The SSR experience of Sierra Leone, a shining model in West Africa and beyond
After 11 years of a ravaging civil war, Sierra Leone with the support of the international community, undertook with determination to reform the security sector as one of the critical component of a nation building. Today, the experience of Sierra Leone is not only a major national achievement, but also a shining model that countries in West Africa and in the Sahel could get inspiration from.
Following a horrific 11 years civil war which led to the disintegration of the security sector, Sierra Leone embarked in its first SSR program which was implemented by the United Kingdom (UK), in support of a broader UN peacekeeping mission. The first objective of the UK was police reform after the 1996 general elections. The dramatic development in the conflict marked by the kidnapping of UN peacekeepers and the rebel threat to Freetown in 2000 resulted in the deployment of British forces to help put an end to the growing insecurity. Following this intervention, the UK increased its engagement in the SSR in Sierra Leone and began an intensive training program for the Sierra Leone armed forces, along with institution building in the entire justice sector and Ministry of Defense (MOD). However, while the UK and the international involvement remains important in the country, the security sector has operated independently since the end of the mandate of the last UN peacekeepers in late 2005.
A success story. The SSR success story in post war Sierra Leone emanated from the Disarmament demobilization and reintegration (DDR) programme, which resulted in the disarmament of combatants and community members. According the Global facilitation network for SSR (GFNSSR)1 , a total of 72,490 combatants were disarmed and 71,043 demobilised, 63,545 former combatants participated in the reintegration process, including 6,845 child soldiers. Participation rates in the DDR programme were high paving the way for a successful SSR process.
In 2007, for the first time in two decades, Sierra Leone conducted a generally peaceful national election without international peacekeeping assistance. This successful election earned the praise of international election observers as free, fair and credible. Most importantly, these elections were conducted by and for the people of Sierra Leone, who exercised their right to vote in a generally orderly environment made possible by their own security forces.
The experience of Sierra Leone shows how dedicated, capable people who are provided political and professional space to conduct such activities can achieve a great deal under challenging circumstances
Seen within the context of the level of violence experienced by the people of Sierra Leone during the 11 years civil war, the fact that Sierra Leone conducted this generally violence –free election only five years after the end of the conflict is a remarkable achievement. The ability of the citizens of Sierra Leone to exercise both their democratic franchise and sustain themselves is also due to improved personal security that resulted from substantial UN and UK support. But the key to this security transformation has been and continues to be the leadership provided by the Sierra Leonean authorities who have sustained the security sector reform effort over an extended period of time. What happened in Sierra Leone was not merely security sector reform, but a comprehensive transformation of the objectives of security provision, the mission, management and coordination of security institutions.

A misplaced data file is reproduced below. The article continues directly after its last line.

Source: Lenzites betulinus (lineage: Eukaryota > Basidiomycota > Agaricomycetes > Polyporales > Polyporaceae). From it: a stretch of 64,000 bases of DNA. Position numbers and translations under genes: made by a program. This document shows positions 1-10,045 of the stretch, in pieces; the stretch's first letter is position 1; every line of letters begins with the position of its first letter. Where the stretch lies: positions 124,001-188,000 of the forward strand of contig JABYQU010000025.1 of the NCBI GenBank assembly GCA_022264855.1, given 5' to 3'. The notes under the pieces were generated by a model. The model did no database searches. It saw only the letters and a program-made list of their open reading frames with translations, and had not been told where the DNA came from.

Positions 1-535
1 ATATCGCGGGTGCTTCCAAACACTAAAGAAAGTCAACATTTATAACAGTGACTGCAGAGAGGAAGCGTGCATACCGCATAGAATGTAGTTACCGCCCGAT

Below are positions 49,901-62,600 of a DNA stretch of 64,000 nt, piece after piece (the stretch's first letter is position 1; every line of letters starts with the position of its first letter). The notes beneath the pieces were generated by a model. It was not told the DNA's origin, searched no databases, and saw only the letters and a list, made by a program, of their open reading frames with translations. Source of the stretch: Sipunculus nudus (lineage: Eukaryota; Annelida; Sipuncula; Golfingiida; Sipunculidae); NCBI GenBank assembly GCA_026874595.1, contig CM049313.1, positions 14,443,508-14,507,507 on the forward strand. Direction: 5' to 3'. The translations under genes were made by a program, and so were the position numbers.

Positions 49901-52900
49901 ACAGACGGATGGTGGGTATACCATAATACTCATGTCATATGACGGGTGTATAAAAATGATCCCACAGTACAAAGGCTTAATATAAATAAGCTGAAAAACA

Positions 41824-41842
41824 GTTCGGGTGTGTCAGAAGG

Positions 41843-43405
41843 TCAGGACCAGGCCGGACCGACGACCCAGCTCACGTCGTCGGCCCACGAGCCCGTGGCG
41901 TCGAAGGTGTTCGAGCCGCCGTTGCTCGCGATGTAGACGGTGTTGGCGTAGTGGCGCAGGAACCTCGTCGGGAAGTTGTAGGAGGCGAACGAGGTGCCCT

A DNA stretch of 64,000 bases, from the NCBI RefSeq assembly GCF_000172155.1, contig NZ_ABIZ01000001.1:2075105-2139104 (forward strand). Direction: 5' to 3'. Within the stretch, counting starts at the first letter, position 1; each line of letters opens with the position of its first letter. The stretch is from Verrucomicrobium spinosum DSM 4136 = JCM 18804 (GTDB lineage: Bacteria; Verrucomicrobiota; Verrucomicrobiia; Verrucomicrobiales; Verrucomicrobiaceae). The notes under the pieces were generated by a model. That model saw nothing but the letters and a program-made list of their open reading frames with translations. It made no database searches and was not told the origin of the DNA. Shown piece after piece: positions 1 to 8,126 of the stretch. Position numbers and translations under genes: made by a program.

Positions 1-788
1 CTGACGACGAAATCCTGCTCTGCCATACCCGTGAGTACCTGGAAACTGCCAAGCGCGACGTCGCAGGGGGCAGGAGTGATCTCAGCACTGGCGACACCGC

Comprehensive transformation of security structures in Sierra Leone during the past 10 years spread across a breadth of institutions. It reached deep into internal and external security institutions, altered command structures, provided top-to-bottom training and established staffing policies, procedures and behavior. It created agencies to coordinate security information and facilitated a two-way flow of that security information from the community level up to the President. It also reached out to the people of Sierra Leone, who had experienced horrific violence at the hands of their own security forces during the war, and began the difficult task of reversing public suspicion of security forces and involving citizens in their own security.
An additional key development in this phase centered on producing and linking security strategy and development objectives for Sierra Leone. In practical terms, this was reflected in the completion of the partly –interrelated Poverty Reduction Strategy Paper (PRSP) and Security Sector Review processes, where the latter was reflected in the former’s Pillar One, which promotes good governance, peace and security.
Impact. The impact of the Security Sector Reform process cannot be underestimated. First, it gave much needed conceptual clarity to the institutions involved in or contributing to the security system, institutions that had a stake in defining what security meant for Sierra Leonean people. Second, the Office of National Security (ONS), established in 1999, as a mechanism for coordination of input from Sierra Leone’s security institutions, matured during this phase and became one of the most capable and trusted security institutions in the country. Third, the fact that the SSR was integrated into the Poverty reduction strategy paper (PRSP) aligned security and development to a degree that they had not been before in Sierra Leone or elsewhere.
SSR is a political project that requires a long-term commitment by both national and international actors. It is not for the faint of heart; the effort requires endless reserves of patience and perseverance. The experience of Sierra Leone shows how dedicated, capable people who are provided political and professional space to conduct such activities can achieve a great deal under challenging circumstances.
1 - Security Sector Transformation in Sierra Leone 1997–2007, Birmingham: DFID/GFN-SSR.